Complementary Therapies: How are volunteers involved?
- by Volunteer Hub
- January 20, 2019
In 2018 Austyn Petroccitto, intern from Macquarie University, along with Kate Bowman & Alex Huntir from the Volunteer Support Services Programme studied the practices of palliative care volunteer managers in providing complementary therapies through volunteers.
The research sought to understand the types of, and rationale for the, complementary therapies being offered and the associated challenges and benefits of managing and delivering these therapies to clients within programs that involve volunteers.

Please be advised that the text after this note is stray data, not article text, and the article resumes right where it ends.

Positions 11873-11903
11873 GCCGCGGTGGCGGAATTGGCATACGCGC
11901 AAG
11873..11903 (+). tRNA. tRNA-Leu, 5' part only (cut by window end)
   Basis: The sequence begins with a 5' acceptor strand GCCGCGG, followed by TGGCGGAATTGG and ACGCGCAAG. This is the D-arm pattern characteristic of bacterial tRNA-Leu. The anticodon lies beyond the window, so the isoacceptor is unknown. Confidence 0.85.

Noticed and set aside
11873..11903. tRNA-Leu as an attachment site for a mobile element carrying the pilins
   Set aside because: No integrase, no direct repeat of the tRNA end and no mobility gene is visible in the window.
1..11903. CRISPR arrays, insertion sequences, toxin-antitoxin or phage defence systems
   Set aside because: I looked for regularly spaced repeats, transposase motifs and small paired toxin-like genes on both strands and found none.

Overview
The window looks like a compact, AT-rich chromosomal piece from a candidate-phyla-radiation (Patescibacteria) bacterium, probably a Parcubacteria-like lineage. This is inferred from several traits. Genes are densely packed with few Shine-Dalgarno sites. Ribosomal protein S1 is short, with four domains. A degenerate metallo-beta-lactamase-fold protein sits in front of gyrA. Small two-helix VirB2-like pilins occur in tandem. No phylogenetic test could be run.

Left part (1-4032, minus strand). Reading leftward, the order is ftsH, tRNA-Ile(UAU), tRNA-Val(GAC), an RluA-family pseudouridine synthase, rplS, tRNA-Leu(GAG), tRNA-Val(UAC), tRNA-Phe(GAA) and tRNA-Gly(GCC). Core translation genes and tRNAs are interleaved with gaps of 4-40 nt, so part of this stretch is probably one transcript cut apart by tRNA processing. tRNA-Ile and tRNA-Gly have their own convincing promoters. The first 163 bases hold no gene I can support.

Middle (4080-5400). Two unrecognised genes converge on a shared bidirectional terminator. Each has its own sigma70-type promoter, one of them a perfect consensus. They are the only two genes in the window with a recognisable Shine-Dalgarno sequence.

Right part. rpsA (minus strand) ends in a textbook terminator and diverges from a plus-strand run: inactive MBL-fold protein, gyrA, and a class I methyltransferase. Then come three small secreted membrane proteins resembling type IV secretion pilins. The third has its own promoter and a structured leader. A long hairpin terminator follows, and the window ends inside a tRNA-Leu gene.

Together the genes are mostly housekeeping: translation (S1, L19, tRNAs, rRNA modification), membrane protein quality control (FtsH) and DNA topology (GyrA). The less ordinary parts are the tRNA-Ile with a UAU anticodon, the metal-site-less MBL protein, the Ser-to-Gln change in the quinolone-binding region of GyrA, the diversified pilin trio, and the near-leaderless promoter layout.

The study identified 16 different complementary therapies were practiced by palliative care volunteers. The most common modalities used were hand massage with a total of 90% of respondents using this therapy as part of their service, followed by foot massage (60%), art therapy, music therapy, pet therapy, hairdressing and manicure (30%), body massage, reflexology and aromatherapy (20%) and Reiki, yoga, play and acupressure (10%).
Click here for more information and to download the report Investigating the provision of complementary therapies by palliative care volunteer services.
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